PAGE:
The energy eigenstates are also eigenstates of the thermal-equilibrium state of course, and you can use the basis to evaluate all probabilities with the above given rules.
 
First of all you have to get the concepts right. In quantum theory you have to clearly distinguish between "states" and "observables". You cannot "measure states" in the usual sense but only observables.

The state of the electron is in general described by a statistical operator, i.e., a self-adjoint positive semidefinite operator with trace 1, ##\hat{\rho}##.

Then observables are described by self-adjoint operators too. The possible outcome of measuring an observable ##O##, represented by a self-adjoint operator ##\hat{O}## are the (generalized) eigenvalues of this operator. Then for each (generalized) eigenvalue ##o## of ##\hat{O}## there exists a orthonormal set of eigenvectors ##|o,\alpha \rangle## with ##\langle o,\alpha|o',\alpha' \rangle=\delta_{oo'} \delta_{\alpha \alpha'}##. If there are eigenvalues in the continuum (which can also be the case for the parameter(s) ##\alpha##) then the Kronecker ##\delta##'s become Dirac ##\delta## distributions.

If the system is prepared in the state described by the statistical operator ##\hat{\rho}##, then the probability (distribution) for finding the value ##o## when measuring ##O## is given by
$$\sum_{\alpha} \langle o,\alpha|\hat{\rho}|\langle o,\alpha \rangle.$$
For the hydrogen atom (at rest) you can use energy eigenvectors as a complete set. To fully determine the eigenvectors you can diagonalize the compatible operators ##\hat{\vec{L}}^2## and ##\hat{L}_z## as well as the spin ##\hat{s}_z## of the electron (the usual non-relativistic approximation).

Then you get energy eigenvectors for the discrete part of the spectrum (bound states)
$$|E_n,l,m,s_z \rangle, \quad E_{n} =-\frac{13.6 \; \text{eV}}{n^2}, \quad n \in \{1,2,3,\ldots \}, \quad l \in \{0,1,2,\ldots\}, \quad m \in \{-l,-l+1,...,l-1,l \}, \quad s_z \in \{-1/2,1/2 \}.$$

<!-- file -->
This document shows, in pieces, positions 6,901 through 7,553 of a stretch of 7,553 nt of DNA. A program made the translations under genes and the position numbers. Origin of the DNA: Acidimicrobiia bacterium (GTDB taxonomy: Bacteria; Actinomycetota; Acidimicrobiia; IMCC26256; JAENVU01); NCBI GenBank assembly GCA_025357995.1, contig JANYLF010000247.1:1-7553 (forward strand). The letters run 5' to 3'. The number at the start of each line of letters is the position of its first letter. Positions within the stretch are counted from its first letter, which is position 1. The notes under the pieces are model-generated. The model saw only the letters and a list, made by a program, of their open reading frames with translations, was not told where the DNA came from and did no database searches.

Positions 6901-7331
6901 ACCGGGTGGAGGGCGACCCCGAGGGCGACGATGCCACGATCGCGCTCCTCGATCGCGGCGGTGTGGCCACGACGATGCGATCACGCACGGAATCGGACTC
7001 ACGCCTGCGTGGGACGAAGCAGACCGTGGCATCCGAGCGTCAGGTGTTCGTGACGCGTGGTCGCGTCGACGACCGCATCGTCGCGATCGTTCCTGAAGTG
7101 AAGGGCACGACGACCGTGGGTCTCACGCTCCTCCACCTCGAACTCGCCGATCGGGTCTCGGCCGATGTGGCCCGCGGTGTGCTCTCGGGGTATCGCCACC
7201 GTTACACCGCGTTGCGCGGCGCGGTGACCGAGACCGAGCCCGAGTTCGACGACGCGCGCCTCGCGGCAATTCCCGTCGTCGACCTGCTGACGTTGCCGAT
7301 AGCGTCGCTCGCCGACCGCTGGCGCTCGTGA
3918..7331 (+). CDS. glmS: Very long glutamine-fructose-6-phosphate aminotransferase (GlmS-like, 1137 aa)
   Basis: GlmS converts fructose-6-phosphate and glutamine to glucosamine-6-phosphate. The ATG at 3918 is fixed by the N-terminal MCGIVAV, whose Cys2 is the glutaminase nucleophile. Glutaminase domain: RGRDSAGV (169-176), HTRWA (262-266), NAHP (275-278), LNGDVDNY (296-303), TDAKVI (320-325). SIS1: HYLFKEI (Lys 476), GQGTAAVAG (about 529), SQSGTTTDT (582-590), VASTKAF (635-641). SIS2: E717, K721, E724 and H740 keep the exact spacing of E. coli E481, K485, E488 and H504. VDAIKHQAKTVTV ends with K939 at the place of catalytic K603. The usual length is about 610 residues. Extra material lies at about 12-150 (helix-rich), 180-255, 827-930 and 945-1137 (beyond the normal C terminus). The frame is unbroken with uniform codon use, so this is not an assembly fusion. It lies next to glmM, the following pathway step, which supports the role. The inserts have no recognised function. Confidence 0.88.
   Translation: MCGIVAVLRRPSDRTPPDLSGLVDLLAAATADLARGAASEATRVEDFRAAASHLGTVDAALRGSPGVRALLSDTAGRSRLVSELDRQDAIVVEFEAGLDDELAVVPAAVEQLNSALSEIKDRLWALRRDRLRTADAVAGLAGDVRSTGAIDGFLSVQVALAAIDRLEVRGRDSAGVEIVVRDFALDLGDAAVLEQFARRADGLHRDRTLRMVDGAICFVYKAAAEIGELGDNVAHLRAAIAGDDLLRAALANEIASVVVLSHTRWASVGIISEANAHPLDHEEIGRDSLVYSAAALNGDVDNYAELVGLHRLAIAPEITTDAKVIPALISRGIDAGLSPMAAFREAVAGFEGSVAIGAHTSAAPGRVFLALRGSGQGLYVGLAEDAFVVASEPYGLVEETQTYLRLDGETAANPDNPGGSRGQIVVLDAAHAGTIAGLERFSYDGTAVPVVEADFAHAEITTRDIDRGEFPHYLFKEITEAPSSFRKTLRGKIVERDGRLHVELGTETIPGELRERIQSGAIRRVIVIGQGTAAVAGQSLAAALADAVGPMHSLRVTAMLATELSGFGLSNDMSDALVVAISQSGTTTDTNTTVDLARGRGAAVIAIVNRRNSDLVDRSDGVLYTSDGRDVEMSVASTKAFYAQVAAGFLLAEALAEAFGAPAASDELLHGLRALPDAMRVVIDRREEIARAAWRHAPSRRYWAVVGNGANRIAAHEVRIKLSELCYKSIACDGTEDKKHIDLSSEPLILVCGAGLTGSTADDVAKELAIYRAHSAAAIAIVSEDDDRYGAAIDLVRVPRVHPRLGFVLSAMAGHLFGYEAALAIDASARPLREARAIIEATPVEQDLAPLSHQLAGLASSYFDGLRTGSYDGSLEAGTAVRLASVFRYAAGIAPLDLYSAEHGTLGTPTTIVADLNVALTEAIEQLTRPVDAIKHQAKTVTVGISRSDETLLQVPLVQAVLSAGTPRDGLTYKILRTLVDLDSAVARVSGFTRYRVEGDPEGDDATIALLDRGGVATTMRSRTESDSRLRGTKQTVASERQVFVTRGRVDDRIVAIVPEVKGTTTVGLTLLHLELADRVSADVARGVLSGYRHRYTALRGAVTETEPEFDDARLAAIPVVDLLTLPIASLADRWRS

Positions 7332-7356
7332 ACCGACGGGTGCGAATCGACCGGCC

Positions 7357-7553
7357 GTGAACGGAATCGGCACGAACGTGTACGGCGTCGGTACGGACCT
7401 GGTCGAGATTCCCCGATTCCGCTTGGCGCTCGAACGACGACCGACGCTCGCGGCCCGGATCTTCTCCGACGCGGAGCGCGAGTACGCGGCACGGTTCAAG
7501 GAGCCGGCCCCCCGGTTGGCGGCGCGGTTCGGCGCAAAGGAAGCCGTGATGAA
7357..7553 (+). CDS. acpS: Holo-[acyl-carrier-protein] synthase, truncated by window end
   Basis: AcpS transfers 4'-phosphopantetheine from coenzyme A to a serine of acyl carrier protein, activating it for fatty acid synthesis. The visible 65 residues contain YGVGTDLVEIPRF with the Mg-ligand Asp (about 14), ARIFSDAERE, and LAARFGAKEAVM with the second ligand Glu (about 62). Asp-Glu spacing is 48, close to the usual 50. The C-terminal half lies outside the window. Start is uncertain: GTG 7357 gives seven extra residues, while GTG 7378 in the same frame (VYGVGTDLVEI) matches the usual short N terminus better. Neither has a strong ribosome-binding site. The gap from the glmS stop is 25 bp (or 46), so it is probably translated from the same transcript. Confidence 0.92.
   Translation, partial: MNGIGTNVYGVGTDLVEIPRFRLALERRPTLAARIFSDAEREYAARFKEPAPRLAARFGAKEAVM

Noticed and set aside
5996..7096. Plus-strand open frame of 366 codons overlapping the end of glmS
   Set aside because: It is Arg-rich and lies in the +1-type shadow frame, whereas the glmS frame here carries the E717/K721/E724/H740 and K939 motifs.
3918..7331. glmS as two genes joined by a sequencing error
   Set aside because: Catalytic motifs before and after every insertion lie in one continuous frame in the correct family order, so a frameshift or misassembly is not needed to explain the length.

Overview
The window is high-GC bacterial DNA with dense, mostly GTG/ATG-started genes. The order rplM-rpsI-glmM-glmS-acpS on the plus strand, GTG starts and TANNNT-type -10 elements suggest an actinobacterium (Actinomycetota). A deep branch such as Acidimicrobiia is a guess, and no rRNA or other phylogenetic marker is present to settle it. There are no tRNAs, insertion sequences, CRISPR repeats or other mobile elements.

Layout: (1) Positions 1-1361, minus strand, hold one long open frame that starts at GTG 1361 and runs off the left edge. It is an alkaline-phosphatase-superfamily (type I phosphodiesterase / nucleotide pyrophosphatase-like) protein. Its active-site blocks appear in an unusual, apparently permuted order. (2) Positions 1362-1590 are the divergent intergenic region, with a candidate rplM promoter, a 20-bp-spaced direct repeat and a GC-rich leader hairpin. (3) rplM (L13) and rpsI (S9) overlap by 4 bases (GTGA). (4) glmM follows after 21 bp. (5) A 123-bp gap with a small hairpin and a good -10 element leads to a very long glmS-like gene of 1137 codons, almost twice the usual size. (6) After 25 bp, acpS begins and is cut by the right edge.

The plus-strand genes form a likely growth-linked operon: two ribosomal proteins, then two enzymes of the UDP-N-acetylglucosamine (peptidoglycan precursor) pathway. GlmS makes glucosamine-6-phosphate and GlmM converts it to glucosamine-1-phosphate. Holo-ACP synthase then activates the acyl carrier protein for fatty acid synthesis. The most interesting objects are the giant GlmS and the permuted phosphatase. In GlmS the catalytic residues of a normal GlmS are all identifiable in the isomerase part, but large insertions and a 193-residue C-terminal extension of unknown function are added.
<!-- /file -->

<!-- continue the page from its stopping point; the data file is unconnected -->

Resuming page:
and generalized eigenvectors for the continuous part (scattering states)
$$|E,l,m,s_z \rangle \quad \text{with} \quad E>0, \quad l,m,s_z \quad \text{as for the bound states}.$$
The thermal-equilibrium state is given by the stat. op.
$$\hat{\rho}=\frac{1}{Z} \exp(-\beta \hat{H}), \quad \beta=1/(k T), \quad Z=\mathrm{Tr} \exp(-\beta \hat{H}).$$
The energy eigenstates are also eigenstates of the thermal-equilib state of course, and you can basis to evaluate all probabilities with the above given rules.
Thank you for this detailled answer. 1 question remains unclear. Why do I use the Boltzmann factor here and not the fermi dirac probability since electrons are fermions and its not a classical system?
 

vanhees71

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Here you deal only with 1 electron, and for one particle you don't recognize whether it's a boson or a fermion.

In many-body physics the statistical operator for the grand-canonical potential is still
$$\hat{\rho}=\frac{1}{Z} \exp[-\beta (\hat{H}-\mu \hat{Q} ],$$
but this time ##\hat{H}## is the quantum-field theoretical Hamiltonian, and ##\hat{Q}## is some conserved charge (or in non-relativistic physics often the particle number).

Here the Bose or Fermi nature of the particle comes in naturally due to field quantization in terms of commutators or anticommutators, respectively.